Sufjan Stevens-“Ring Them Bells”
Antony & The Johnsons-“Knockin’ On Heaven’s Door”
Radiohead: In Rainbows
It took me a long time to get my head around this album and I’m still not completely sure I get it. While I see the usual praises for Radiohead’s return to simplicity or whatever I’m not convinced of that reaction. That is a reason why some scoff at the album and whatever camp you fall in I don’t believe you have given it enough listens and you may simply be writing it on or off based on your initial, intellectual reactions. However, In Rainbows operates on a higher plane than any of us and that’s how I still feel. Every song moves a certain way, but we aren’t seeing the entire picture. I can sense the hidden pieces every time I listen and I can feel it in my skin, in my heartbeats, and in my throat. Radiohead have constructed something quite extraordinary, extrasensory.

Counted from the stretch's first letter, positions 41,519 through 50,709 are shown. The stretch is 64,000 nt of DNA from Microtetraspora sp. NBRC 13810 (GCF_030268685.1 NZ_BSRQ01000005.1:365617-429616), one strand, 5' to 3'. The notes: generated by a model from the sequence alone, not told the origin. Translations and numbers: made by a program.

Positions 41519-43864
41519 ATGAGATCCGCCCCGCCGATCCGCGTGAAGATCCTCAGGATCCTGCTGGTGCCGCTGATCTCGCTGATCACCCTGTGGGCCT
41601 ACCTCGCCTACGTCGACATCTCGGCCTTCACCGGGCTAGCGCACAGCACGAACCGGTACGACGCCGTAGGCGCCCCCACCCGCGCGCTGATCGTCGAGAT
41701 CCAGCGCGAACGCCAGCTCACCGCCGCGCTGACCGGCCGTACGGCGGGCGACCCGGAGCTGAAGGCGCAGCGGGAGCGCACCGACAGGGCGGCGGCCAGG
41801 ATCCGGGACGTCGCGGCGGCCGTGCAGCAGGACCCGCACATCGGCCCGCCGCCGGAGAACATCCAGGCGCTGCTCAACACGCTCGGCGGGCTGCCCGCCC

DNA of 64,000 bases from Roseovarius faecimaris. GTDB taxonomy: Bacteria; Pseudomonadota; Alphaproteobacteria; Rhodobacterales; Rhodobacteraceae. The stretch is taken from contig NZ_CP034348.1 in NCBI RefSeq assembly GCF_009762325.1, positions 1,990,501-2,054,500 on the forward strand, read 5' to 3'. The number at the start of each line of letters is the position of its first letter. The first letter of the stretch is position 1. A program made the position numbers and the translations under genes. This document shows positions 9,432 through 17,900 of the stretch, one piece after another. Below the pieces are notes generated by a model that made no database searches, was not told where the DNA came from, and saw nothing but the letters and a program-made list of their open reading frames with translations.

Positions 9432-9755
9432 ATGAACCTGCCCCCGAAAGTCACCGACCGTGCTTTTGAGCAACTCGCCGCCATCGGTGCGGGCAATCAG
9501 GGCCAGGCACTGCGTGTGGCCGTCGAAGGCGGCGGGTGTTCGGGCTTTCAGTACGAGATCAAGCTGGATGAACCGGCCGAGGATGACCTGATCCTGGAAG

“House Of Cards”
Tinyfolk: Little Mice And Other Things That Go Skitter Skitter
Tinyfolk on myspace
Formally released in 2007, Tinyfolk’s Little Mice And Other Things That Go Skitter Skitter is an album that contains the parts of Tinyfolk I was first introduced to and the parts of Tinyfolk we know now and beyond. It runs the gamut from sweet to melancholy with lyrics that make you laugh sweetly or fall into a deep sense of longing. Its diversity is startling and Russ Woods writing has never been as straightforward as it is on this album. I think that’s what makes this a worthy rival of his album released later in 2007, Bill. Both show an amazing level of intimacy, but while Bill is grand and epic, Little Mice And Other Things That Go Skitter Skitter still shows Russ Woods messy, doubtful and with a deep hunger for making the best music he can make.